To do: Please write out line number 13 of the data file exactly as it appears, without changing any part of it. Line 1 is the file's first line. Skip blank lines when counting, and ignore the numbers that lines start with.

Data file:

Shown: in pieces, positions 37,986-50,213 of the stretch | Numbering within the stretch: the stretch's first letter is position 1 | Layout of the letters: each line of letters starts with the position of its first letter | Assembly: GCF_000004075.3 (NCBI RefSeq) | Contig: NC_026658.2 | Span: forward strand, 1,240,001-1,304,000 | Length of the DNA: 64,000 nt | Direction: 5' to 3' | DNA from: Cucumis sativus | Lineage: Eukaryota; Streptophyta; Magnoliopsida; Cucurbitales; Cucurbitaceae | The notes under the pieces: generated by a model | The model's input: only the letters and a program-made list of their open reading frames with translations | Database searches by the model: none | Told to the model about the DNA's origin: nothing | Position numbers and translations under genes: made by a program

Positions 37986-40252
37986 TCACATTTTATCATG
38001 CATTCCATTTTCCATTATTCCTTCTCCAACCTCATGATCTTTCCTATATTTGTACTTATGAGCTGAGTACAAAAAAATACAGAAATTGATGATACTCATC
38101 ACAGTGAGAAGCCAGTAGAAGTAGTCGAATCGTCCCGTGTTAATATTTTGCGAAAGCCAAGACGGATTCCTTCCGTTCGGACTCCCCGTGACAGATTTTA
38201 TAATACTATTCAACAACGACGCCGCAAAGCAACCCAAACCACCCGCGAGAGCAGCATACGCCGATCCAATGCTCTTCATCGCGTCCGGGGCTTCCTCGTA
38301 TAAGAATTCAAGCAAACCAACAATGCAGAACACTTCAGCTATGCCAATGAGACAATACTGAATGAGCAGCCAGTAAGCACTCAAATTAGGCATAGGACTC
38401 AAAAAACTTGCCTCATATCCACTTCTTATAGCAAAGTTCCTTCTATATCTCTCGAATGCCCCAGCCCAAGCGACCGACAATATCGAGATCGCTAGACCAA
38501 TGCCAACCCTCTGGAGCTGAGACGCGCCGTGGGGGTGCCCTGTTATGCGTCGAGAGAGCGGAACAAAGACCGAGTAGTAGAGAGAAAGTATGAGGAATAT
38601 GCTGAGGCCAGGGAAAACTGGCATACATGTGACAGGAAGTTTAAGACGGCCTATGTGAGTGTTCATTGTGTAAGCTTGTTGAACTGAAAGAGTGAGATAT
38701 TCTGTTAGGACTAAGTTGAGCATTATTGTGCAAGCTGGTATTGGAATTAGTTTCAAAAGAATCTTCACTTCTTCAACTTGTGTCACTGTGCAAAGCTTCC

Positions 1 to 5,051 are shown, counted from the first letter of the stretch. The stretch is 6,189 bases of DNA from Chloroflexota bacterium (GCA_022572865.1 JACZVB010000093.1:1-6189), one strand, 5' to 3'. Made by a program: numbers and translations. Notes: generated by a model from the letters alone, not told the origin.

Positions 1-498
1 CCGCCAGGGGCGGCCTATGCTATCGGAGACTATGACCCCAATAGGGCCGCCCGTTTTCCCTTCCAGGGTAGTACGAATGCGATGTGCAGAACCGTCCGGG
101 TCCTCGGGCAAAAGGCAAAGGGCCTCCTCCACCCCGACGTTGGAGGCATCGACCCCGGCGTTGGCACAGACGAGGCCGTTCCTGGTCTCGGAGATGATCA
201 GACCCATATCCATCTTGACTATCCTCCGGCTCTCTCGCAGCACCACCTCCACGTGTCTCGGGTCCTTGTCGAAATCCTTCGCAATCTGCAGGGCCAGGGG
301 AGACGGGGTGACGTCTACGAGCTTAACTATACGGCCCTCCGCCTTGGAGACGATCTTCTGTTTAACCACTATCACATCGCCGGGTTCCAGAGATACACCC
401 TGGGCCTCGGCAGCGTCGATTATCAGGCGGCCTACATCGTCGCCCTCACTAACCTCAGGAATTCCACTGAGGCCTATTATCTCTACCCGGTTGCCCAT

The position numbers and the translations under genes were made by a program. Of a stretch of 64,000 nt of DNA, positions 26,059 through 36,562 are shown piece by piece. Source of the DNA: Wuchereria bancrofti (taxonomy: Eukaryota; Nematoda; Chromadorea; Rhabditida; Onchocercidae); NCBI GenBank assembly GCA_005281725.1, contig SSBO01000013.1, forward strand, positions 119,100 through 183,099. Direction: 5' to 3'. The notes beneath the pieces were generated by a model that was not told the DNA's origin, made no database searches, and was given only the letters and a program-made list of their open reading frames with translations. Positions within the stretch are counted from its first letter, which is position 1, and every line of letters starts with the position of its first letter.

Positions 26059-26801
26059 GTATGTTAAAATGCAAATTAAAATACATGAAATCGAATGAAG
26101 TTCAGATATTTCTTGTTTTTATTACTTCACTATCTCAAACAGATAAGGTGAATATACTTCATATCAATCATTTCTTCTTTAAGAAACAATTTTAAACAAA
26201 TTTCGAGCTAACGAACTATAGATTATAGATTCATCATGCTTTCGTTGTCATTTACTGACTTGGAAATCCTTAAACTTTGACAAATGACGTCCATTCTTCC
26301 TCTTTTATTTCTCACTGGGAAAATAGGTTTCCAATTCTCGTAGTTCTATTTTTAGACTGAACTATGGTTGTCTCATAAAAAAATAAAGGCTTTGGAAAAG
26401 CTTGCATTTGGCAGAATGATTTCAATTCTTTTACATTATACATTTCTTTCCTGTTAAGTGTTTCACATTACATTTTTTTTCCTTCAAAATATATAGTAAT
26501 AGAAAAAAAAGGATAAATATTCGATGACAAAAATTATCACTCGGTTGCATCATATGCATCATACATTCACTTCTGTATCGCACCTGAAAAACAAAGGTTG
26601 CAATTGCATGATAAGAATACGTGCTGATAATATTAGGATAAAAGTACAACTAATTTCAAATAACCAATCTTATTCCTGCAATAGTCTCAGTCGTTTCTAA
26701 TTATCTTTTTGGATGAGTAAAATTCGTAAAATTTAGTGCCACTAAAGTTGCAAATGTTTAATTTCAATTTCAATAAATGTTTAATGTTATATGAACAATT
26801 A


Positions 1-498